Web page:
This case may have enormous significance when and if the Supreme Court authorizes municipal court judges to consider and issue telephonic search warrants following the pending task force report the Supreme Court order following the publication of State v. Pena-Flores, 198 N.J. 6 (2009)
Download a copy of State v. Broom-Smith.
This morning, the New Jersey Supreme Court proposed a change to the Rules of Evidence that would provide a new hearsay exception which is commonly referred to as “forfeiture-by-wrongdoing.” Under this exception, the out-of-court statements of a witness who does not appear to testify at trial will become admissible if it can be shown that the witness’ failure to appear was wrongfully contrived by the Defendant. This rule of law is recognized federally and is based upon the philosophy that a Defendant should not be able to profit at trial from his own wrongdoing by procuring the absence of a witness through threat, force, intimidation or otherwise.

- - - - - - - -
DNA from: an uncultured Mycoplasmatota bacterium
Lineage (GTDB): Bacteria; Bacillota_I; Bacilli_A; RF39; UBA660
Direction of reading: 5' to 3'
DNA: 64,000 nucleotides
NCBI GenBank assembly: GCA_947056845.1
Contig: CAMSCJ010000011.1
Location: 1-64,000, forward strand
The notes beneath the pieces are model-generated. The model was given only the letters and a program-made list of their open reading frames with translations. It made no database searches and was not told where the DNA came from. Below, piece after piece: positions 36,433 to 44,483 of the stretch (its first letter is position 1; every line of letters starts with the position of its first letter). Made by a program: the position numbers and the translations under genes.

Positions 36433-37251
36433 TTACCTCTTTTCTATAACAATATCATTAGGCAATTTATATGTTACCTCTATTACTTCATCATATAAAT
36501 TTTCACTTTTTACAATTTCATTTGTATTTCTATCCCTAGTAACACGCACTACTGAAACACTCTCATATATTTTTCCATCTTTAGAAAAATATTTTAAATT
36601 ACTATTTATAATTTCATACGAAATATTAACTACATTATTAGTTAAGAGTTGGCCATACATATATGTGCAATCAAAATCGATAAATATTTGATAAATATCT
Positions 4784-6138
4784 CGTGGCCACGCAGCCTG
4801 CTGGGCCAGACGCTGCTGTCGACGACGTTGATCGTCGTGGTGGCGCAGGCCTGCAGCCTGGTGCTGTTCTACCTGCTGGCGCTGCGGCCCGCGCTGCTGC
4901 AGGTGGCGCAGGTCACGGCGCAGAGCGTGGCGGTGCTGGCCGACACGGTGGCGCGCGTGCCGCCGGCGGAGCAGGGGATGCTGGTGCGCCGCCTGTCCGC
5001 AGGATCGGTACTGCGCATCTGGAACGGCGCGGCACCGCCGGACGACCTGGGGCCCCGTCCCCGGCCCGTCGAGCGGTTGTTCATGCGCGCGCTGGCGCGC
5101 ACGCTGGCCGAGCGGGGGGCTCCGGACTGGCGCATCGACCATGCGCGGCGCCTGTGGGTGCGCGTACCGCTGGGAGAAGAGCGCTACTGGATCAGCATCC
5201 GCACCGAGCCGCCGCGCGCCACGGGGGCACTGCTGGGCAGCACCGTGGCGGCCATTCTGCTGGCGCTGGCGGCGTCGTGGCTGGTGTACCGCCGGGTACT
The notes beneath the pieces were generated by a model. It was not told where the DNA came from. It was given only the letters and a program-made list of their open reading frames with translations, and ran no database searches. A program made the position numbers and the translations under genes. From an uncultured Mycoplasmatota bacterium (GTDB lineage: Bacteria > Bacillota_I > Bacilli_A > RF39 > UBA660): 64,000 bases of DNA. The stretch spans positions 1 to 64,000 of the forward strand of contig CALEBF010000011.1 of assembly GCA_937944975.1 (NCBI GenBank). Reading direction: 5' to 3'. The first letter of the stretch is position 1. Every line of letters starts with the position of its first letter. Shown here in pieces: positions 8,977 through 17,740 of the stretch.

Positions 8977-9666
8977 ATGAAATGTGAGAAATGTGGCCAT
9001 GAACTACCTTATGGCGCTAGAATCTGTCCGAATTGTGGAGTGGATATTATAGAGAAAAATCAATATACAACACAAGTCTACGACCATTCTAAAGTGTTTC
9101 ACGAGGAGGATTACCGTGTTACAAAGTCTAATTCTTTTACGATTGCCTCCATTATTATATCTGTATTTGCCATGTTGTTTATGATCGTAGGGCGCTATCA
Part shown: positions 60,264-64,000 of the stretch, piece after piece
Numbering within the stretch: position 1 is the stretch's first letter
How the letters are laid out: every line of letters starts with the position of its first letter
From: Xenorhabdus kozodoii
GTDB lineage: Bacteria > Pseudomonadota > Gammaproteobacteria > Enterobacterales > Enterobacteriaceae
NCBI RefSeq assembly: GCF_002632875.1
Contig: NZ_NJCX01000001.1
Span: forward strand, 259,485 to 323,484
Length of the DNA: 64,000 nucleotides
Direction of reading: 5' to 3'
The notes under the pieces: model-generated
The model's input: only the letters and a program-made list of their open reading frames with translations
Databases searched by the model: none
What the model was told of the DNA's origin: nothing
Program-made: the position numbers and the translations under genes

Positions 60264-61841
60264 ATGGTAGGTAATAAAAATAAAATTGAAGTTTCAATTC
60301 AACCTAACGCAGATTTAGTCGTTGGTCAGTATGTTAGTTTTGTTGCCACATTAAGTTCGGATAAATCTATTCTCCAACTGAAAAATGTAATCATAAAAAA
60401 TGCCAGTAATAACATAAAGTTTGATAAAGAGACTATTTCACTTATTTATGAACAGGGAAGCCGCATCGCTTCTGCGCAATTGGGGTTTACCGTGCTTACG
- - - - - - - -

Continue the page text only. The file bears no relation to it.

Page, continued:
In proposing this change to our Rules of Evidence, the Justices noted the problem of witness intimidation in cases involving the prosecution of gang members, organized crime figures, drug racketeers and the like. It is also a problem in domestic violence cases, as well. The Court concluded that a Defendant who wrongfully procures the absence of a witness against him has forfeited his right of confrontation under both the federal and state Constitutions.
Download a copy of State v. Byrd.